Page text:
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LeMaker Guitar running LeMedia-The Family Multimedia Center

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tkaiser  
Vexelius replied at Wed Aug 19, 2015 12:34
Hello.

After reading your posts, I decided to make a small video to answer some of your questions ...

Thx a lot!
Just a suggestion: If you open an xterm and run 'top' inside you might get a clue what's responsible for choppy video output with 4K.
If the thumb drive is the bottleneck then you'll experience high 'I/O wait' values. In top's output it's the 'wa' value in the 3rd line -- would be even better to do a 'apt-get install sysstat' and then just run an 'iostat 5' in xterm since this lists I/O operations for the first available block devices and gives a summary with which tasks the CPU will be busy (and %iowait is an indication that it's waiting for I/O)

Also interesting: If CPU utilisation differs heavily between 720p and 1080p and maxes out while playing 4K then the CPU is the bottleneck (and most likely no HW acceleration happens)

tkaiser replied at Wed Aug 19, 2015 13:13
Thx a lot!
Just a suggestion: If you open an xterm and run 'top' inside you might get a clue wh ...

The 4K video now is only can support well under Android, at currently the 4K do not play well under Linux on Guitar.
Almost all 1080P is palyed very well. And I have aksed our Kodi engineer to list all the support formate out after he has tested all the functions.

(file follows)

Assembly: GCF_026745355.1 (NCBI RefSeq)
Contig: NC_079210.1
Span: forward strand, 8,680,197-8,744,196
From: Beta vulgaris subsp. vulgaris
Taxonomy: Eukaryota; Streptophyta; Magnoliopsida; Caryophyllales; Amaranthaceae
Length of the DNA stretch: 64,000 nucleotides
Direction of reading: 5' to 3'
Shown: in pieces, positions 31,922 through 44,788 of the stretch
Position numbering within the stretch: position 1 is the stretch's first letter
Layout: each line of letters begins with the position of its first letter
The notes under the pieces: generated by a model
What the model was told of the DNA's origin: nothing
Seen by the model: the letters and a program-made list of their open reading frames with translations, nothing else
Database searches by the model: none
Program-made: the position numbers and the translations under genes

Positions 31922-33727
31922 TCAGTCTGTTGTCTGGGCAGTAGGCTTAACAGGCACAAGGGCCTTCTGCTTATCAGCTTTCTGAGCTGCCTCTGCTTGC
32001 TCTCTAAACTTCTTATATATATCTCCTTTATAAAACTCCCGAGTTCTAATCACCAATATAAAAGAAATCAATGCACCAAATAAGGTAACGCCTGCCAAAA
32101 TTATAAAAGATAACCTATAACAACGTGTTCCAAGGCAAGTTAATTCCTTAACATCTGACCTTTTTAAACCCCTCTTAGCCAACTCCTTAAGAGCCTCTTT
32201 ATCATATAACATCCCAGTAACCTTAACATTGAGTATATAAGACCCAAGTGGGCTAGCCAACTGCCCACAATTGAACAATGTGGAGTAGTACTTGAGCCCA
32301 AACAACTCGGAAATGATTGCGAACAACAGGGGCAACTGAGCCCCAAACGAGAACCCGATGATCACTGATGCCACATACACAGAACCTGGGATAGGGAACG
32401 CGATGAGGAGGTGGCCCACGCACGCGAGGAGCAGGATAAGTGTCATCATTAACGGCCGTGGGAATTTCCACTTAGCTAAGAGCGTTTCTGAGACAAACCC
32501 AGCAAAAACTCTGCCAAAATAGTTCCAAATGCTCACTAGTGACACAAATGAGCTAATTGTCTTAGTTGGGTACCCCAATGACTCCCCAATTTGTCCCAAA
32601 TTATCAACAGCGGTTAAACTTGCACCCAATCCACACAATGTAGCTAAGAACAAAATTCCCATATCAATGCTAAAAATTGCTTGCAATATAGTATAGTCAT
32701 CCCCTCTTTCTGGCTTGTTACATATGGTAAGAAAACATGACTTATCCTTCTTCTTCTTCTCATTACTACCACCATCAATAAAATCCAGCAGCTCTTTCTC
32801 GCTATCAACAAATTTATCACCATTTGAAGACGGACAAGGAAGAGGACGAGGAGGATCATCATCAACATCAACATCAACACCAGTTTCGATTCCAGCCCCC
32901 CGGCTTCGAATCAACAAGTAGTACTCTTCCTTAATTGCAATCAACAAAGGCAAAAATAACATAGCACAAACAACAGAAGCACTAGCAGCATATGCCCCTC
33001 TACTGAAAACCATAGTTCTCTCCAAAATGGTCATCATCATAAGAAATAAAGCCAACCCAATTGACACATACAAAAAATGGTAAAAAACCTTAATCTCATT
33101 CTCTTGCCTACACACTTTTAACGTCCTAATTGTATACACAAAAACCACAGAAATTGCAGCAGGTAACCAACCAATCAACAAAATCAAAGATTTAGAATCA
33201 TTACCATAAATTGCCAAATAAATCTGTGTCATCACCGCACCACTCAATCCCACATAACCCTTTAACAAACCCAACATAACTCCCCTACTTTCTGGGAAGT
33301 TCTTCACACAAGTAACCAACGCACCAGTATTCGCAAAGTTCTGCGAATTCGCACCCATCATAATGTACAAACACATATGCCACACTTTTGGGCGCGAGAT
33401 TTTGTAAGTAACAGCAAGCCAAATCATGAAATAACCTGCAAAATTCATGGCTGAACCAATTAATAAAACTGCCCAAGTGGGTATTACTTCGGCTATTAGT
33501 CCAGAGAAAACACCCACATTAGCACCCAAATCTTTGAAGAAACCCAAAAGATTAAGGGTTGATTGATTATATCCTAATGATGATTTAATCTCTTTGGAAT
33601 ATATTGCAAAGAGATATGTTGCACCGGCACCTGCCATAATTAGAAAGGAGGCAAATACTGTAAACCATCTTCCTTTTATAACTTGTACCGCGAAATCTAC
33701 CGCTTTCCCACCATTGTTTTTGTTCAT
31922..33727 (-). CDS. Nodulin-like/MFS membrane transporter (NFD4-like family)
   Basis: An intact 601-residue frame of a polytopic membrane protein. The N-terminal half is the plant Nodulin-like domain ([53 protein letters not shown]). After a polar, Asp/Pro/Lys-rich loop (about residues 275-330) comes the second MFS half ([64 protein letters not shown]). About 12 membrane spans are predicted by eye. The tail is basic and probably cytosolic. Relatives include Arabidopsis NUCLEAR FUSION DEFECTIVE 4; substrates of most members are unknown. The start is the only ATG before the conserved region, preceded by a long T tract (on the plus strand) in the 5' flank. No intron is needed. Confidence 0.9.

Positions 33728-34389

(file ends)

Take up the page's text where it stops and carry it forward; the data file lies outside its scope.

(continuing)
tkaiser  
Edited by tkaiser at Wed Aug 19, 2015 23:09
tony_zhang replied at Wed Aug 19, 2015 20:59
...at currently the 4K do not play well under Linux on Guitar. Almost all 1080P is palyed very well...

Thx Tony, so this is a confirmation of my assumption "no HW acceleration happens"? The Guitar currently has to decode videos on its CPU cores when running in Linux?

cyryllo  
I try played 4k on Android but have only 5-6fps. Full HD work ok.

tkaiser replied at Wed Aug 19, 2015 23:08
Thx Tony, so this is a confirmation of my assumption "no HW acceleration happens"? The Guitar curre ...

The hardware accleration under Linux works. The GPU can decoding the 1080P or below.The 4K can not be supported by GPU at currently under Linux, the 4K can only support under Android.

I do not know if I express clear?

tony_zhang replied at Fri Aug 21, 2015 02:34
The hardware accleration under Linux works. The GPU can decoding the 1080P or below.The 4K can not ...

The 4K can not be support is because the GPU userspace now in Linux can not support 4K, only support 1080P or below.

tkaiser  
Edited by tkaiser at Fri Aug 21, 2015 04:33
tony_zhang replied at Fri Aug 21, 2015 02:38
The 4K can not be support is because the GPU userspace now in Linux can not support 4K, only suppo ...

Ok, I think this is still ok for applications like digital signage and something like that.

Maybe some of the reviewers consider testing stuff like consumption and heat in different situations (would be the very first thing I do when I test a new device: Using a powermeter and check the consumption when idle, when under full CPU load and when busy doing GPU stuff: in this case playing a 1080p video should be sufficient).

Still wonder whether the SoC has an internal temperature sensor which is exposed via sysfs and can be read out easily.

hnsncxy  
Edited by hnsncxy at Thu Oct 8, 2015 03:34
tkaiser replied at Fri Aug 21, 2015 04:27
Ok, I think this is still ok for applications like digital signage and something like that.

Maybe  ...
Still wonder whether the SoC has an internal temperature sensor which is exposed via sysfs and can be read out easily.

Hi,Thomas